Saturday, September 25, 2010

Time Travel

Well, it's been a fascinating few weeks. When research is going well I actually sort of enjoy insanely long days in the office every single day of the week with no time to even do my laundry or buy groceries. Or cook. Or eat. Today I have a minute to breathe, but only because I'm all the sudden really worried that my data are too good to be true in that they might exhibit evidence of time travel. (You see how I made "data" plural there? I hate that. Next I'll be speaking only in passive voice or talking about myself with the the royal we.) Obviously this means I've goofed or my model is mis-specified or something. Anyway, my birthday was a while back so I ran a fun midnight 15-miler up to Inspiration Point with Gazelle. I also caught a free sneak preview of the financial collapse documentary Inside Job. It's worth seeing, but if you already dislike investment bankers and have listened to the This American Life episode called The Giant Pool of Money, there's not that much new information.

That's all. Back to work.

Monday, September 06, 2010

Like I said, no more blogging.

Can anybody out-google me to a list of the names of those who died in the Persian Gulf War? Actually, I don't need names, I need service unit, home county/state of record, and date for all US military fatal casualties from Jan 1, 1990 to October, 2001. DoD press releases usually have this information, but they don't always issue a statement, and an incomplete set doesn't help that much.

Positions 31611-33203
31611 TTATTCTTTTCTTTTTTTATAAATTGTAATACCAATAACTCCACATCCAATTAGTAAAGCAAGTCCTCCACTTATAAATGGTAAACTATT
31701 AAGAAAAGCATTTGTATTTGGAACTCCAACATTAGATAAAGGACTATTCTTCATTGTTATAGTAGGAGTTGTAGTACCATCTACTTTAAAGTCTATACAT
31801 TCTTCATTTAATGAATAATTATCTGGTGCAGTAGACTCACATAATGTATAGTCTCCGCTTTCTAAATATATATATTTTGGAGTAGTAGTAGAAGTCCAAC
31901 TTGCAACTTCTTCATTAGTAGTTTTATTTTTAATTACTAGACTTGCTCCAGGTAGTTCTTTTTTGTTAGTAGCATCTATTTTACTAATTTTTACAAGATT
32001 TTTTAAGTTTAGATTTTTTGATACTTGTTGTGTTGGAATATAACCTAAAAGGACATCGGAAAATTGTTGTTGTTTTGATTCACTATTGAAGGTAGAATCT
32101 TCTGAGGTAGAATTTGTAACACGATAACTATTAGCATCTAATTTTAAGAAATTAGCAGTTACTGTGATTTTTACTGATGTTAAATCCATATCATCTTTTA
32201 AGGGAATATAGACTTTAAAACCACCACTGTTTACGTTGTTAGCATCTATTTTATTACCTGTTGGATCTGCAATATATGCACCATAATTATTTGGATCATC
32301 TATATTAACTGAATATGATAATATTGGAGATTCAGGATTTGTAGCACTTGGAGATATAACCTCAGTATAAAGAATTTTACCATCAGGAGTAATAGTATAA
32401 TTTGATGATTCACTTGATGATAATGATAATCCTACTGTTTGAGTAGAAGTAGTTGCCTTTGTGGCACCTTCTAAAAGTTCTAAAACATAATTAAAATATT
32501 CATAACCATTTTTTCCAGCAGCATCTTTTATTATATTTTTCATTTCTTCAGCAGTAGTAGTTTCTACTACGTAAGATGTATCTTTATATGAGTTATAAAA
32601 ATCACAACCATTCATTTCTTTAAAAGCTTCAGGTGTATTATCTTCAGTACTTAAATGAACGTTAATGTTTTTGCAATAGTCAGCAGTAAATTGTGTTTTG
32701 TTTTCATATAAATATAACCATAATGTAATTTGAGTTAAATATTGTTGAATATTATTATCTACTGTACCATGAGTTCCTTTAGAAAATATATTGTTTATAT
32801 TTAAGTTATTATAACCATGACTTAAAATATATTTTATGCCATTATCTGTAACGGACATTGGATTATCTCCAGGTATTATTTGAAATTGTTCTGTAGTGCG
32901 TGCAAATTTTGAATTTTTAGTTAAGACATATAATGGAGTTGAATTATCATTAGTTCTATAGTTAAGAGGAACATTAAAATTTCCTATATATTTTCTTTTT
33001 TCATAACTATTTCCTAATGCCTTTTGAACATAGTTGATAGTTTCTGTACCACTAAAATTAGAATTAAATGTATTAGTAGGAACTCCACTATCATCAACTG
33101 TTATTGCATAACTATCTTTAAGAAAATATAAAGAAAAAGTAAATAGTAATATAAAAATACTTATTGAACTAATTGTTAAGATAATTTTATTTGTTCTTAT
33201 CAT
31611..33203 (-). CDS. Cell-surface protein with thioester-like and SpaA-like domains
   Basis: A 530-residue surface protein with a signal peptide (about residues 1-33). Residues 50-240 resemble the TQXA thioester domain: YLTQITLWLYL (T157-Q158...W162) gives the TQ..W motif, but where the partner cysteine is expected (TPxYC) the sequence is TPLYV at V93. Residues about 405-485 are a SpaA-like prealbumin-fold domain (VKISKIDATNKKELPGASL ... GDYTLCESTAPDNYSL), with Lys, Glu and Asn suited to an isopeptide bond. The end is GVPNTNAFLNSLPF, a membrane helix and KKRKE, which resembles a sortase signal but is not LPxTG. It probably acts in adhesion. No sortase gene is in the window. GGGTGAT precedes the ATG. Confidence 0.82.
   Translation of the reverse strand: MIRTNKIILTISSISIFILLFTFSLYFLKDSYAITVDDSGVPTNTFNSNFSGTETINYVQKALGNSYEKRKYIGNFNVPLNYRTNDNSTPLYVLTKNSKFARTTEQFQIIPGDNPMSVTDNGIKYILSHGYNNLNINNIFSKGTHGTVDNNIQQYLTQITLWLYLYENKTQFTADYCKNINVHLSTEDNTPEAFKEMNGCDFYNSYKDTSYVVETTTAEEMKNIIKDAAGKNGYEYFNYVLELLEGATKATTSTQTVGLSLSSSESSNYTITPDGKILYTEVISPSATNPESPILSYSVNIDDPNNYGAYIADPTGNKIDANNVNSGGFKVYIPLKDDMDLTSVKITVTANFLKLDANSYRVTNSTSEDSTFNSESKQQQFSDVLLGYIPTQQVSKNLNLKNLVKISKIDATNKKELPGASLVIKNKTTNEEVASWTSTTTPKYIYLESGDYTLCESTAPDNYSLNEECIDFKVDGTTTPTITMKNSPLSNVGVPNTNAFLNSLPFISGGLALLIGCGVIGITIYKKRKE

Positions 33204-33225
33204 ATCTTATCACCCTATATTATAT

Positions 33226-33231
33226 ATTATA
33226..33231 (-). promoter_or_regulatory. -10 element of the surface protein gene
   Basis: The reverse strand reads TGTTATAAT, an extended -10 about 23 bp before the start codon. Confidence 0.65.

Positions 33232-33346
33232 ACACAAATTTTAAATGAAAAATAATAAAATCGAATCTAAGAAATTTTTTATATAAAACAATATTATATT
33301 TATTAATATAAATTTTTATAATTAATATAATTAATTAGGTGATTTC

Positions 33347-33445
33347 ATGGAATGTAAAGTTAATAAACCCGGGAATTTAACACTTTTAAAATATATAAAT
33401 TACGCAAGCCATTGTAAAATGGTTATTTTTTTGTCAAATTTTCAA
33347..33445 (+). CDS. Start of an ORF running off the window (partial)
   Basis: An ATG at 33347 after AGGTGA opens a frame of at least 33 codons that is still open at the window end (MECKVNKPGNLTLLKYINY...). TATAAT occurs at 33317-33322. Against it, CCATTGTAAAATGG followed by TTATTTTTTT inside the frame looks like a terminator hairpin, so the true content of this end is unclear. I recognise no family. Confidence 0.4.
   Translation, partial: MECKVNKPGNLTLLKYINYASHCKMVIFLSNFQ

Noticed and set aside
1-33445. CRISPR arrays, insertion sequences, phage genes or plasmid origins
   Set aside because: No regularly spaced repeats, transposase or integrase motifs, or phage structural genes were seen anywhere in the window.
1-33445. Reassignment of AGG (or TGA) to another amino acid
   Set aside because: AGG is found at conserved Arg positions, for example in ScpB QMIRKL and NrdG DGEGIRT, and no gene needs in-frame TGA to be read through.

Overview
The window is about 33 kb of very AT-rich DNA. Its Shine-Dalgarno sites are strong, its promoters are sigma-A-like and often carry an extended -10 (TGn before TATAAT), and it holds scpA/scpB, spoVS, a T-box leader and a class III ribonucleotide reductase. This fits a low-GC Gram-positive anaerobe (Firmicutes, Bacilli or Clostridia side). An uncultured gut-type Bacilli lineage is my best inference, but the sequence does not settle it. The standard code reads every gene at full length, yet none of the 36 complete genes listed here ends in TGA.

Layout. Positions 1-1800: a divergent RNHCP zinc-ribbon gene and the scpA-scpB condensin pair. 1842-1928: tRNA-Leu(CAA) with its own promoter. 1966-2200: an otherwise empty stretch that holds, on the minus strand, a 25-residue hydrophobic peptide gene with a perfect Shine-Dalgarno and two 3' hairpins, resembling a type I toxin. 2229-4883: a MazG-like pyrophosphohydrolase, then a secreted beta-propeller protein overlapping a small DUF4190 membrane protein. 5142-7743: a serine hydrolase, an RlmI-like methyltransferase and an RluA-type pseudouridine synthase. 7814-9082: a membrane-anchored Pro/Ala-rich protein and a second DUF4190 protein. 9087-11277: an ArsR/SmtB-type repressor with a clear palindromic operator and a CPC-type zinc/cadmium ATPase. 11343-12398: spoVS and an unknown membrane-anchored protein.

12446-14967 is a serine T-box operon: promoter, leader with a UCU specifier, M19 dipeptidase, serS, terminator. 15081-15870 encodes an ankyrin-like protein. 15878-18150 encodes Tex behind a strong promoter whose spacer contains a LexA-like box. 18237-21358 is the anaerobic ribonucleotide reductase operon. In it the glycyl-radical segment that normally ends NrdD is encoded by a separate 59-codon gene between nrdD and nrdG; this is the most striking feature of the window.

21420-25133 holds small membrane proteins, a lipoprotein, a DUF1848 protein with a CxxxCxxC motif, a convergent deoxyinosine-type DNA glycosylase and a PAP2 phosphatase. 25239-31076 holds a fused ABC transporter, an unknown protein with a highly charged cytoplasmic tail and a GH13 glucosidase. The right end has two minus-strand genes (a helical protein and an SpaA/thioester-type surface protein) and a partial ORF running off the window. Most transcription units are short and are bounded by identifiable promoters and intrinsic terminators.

Monthly recruiting goals by service branch from 1990-2006 would be dreamy too.

Otherwise, I'm 1600th in the FOIA line.

Friday, September 03, 2010

That's It

And with that, I probably won't be posting much for a while. I'm hoping to be on the job market this year, which means military labor supply research 12+ hours a day, 6.5 days a week for the next couple months. I'm signed up to present in a lunch seminar in a month, then if all goes well, job applications go out mid-November. I unsubscribed from a ton of blogs, removed a bunch of sites from my bookmarks toolbar, cook less, and run only enough to stay sane. Wish me luck, and if you're a potential employer, say, at a great school in a great location, I would be an awesome colleague and an excellent teacher and researcher.